A Trap for the Unwary? Single Employer Liability for Related Entities Under the WARN Act
Equity sponsors or lenders involved with failing companies often are concerned with liability that may result from dealing with troubled employers stemming from the Worker Adjustment and Retraining Notification Act of 1988 (the WARN Act). The WARN Act generally imposes liability on an employer that fails to provide sufficient written notice in advance of a mass employee termination event. [FN2] Since the direct employer may be insolvent at the time of a plant closing or mass layoff, terminated employees frequently assert WARN Act claims against entities related to the direct employer, including parent companies and lenders, on the theory that such entities are the actual responsible parties under the statute.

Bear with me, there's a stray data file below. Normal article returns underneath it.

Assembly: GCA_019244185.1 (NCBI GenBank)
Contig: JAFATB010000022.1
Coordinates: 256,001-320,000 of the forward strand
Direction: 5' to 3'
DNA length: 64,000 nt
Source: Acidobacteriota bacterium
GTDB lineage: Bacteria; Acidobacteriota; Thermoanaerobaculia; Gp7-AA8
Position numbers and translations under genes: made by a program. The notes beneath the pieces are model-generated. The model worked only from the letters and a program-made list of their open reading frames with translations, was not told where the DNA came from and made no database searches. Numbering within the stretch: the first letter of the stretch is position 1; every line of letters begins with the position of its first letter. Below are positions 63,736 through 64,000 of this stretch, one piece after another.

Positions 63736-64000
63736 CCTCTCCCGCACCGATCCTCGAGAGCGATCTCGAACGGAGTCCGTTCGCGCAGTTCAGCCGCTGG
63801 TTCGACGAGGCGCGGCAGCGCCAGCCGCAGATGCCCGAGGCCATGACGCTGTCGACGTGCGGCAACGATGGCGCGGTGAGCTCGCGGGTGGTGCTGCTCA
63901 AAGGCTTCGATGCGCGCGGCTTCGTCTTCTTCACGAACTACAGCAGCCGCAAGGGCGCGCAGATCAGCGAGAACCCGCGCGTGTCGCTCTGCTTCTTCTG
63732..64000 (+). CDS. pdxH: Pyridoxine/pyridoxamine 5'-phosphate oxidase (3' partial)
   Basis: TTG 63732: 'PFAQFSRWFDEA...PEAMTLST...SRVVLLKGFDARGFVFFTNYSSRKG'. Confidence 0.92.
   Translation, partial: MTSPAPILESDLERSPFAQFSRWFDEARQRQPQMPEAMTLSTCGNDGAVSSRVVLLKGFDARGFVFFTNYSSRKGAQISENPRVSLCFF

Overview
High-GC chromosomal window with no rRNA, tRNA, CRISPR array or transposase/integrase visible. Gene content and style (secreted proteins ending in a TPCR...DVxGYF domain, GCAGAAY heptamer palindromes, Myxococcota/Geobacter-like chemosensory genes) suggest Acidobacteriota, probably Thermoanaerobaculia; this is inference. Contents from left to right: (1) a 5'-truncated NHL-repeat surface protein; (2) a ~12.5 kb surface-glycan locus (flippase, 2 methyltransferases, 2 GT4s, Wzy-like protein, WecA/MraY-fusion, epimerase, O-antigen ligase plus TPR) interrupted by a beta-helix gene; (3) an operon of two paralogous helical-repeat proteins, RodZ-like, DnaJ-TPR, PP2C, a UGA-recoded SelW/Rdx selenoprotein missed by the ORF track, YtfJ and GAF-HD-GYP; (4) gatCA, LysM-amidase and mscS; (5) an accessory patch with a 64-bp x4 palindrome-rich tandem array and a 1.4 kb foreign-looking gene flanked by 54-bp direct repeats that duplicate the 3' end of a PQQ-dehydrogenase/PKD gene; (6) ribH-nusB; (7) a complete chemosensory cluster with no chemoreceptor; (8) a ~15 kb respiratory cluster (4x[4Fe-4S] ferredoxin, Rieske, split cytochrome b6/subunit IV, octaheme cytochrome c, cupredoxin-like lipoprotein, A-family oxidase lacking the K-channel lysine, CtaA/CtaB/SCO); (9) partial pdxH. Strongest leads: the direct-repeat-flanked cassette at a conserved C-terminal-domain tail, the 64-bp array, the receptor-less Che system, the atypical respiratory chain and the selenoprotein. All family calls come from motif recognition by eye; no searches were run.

A recent decision by the Delaware bankruptcy court in D'Amico v. Tweeter Opco, LLC (In re Tweeter OPCO, LLC), caught the attention of lenders and equity sponsors based on its potential to broaden the reach of WARN Act liability to investors who exercise significant control over a failing company. The decision in Tweeter can be read to impose WARN Act liability on distant parent companies, lenders and distressed investors who exercise de facto control over a debtor-employer. [FN5] This article examines the Tweeter decision and whether it could represent a seismic shift in the landscape of “single employer” liability under the WARN Act.